“So many families in this county are affected by addiction.  Please realize that no family is immune,” added Debbie Pettay.  Debbie lost her son, Zak, to addiction this year and has been an advocate so others can learn how to help other families with the same battle.

Brenda Turner, Drug-Free Council Director, shared, “I have personally witnessed many people from our county find long-term recovery from their addiction.  If you're struggling with drugs or alcohol, you will find help in the local recovery meetings and treatment centers right here in Jackson County.  There is hope for everyone!”

AmyMarie Travis, Jackson County Drug-Free Council President and Superior Court One Judge, added, “To dedicate oneself to a challenge, a person must believe two things: First, one must admit there is a difficulty that needs to be addressed.  Second, one must believe that the desired result can be achieved.  The “Small Towns, Big Hope” signs are aimed at addressing those two issues.  First, removing any stigma attached to addiction should help those struggling with addiction to receive a message from the community that we support them.  Second, there is HOPE in recovery.  The “Small Towns, Big Hope” signs are meant to be a message from the community that there is no shame in asking for help and that recovery can be achieved!  I am thrilled that the Community Foundation of Jackson County, the Jackson County United Way, and the Jackson County Drug Free Council could partner is this message of hope.”

Through our community conversation work, our community clearly shared this hope, “Jackson County residents want to live in a community where people choose to live, a community that is healthy and safe. We want a community that is alive, vibrant and growing with places to go and things to do. We want to be known as a place where we work together for solutions to take care of our neighbors and generations.” JCUW is focused on delivering solutions based on the actions the community told us they wanted to see- one of those was create positive messages of hope for people in recovery.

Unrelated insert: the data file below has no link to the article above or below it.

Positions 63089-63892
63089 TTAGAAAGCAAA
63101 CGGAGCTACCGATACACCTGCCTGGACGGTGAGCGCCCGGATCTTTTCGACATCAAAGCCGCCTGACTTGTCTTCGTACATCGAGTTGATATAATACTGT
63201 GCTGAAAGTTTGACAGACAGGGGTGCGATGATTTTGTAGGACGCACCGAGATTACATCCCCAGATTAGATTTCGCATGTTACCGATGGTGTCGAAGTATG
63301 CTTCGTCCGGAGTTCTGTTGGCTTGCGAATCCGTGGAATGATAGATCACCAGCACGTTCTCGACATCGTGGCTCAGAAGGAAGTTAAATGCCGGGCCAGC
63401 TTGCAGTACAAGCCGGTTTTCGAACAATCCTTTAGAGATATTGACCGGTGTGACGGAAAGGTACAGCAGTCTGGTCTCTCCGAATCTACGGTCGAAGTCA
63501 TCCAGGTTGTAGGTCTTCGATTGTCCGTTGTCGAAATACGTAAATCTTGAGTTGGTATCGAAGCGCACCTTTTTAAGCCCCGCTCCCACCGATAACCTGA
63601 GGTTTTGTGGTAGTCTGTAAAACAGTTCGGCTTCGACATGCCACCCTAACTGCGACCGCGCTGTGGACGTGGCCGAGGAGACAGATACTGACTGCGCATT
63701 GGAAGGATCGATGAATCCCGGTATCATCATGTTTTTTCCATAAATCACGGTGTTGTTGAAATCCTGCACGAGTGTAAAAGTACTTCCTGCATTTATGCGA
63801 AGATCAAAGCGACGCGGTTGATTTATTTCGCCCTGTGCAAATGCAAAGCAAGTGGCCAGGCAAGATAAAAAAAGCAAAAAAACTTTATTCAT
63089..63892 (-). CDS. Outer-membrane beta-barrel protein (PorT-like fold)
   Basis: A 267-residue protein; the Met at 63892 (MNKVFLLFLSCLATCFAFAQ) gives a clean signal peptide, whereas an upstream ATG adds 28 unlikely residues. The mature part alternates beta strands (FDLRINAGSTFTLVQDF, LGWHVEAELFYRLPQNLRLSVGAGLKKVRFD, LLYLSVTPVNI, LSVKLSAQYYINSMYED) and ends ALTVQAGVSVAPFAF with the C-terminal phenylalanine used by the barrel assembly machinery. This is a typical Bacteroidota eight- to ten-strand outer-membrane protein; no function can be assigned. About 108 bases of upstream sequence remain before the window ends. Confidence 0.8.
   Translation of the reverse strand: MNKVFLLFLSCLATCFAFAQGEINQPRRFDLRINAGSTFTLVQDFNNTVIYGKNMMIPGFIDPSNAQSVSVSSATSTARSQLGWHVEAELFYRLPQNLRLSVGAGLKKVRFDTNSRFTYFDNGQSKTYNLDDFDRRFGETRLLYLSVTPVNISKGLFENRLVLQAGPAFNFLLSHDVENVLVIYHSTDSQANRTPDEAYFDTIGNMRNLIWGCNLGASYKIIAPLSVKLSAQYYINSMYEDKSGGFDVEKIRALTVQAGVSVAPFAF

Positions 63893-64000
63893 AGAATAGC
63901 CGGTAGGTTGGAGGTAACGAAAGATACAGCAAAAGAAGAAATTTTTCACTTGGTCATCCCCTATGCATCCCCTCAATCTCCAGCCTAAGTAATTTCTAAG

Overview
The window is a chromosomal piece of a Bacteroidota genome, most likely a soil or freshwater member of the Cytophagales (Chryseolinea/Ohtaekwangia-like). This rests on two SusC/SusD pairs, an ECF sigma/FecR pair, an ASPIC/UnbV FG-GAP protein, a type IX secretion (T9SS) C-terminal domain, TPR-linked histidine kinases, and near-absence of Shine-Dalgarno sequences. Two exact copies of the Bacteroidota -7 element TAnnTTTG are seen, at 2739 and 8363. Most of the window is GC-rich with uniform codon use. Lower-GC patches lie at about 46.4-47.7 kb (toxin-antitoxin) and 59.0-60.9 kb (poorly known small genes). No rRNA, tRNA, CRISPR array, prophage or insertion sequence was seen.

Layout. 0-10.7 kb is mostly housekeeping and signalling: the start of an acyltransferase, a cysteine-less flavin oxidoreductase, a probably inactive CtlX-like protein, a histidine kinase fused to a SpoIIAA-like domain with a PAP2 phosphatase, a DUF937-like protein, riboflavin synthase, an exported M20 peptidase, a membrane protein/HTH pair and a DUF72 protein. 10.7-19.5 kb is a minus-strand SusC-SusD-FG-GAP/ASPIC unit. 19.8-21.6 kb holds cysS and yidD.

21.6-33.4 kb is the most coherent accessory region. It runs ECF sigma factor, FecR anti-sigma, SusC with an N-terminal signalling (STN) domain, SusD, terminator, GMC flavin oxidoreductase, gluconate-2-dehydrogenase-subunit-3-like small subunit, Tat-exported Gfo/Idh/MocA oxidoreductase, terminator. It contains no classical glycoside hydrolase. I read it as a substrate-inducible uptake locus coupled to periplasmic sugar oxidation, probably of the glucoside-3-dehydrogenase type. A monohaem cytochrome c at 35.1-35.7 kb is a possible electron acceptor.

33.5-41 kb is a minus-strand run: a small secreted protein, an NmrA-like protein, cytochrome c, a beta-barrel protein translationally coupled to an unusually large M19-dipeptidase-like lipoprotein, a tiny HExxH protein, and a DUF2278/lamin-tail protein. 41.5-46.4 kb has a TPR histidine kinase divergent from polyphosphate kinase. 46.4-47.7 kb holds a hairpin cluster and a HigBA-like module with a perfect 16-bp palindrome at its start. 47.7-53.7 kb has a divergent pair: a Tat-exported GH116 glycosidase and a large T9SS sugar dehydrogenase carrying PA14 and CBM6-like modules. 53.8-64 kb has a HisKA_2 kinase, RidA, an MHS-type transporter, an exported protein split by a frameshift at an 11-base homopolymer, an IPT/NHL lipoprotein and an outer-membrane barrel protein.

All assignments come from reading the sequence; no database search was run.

“We have a long way to go,” shared Couch.  Many residents shared they wanted others to learn more about the drug issue, how it is affecting all members of our community, and how we can create opportunities for people in recovery to gather publicly. “We continue to make strides and are planning a third recovery rally for the year at the end of Red Ribbon Week on Saturday, October 27th called Get Loud Now.

Susan Tormoehlen, Celebrate Recovery Coordinator at The Alley and Drug-Free Council Board Member and Recovery Action Team Chair, summed it up like this, “Small Towns, Big Hope is a statement that we are not alone in our recovery.  It made me realize that I’m in a community with their eyes open and there is hope.”

For more information about the Drug Free Council Action Teams and how you can help change the stigma of recovery visit: www.drugfreecouncil.org or Jackson County Drug Free Council on Facebook.   The Drug Free Council meets the second Tuesday of the Month at 4 PM at the Community Foundation, with action teams meeting a various locations and times throughout the month.  For more information or to get involved in the Drug Free Council contact Brenda Turner (drugfree@frontier.com).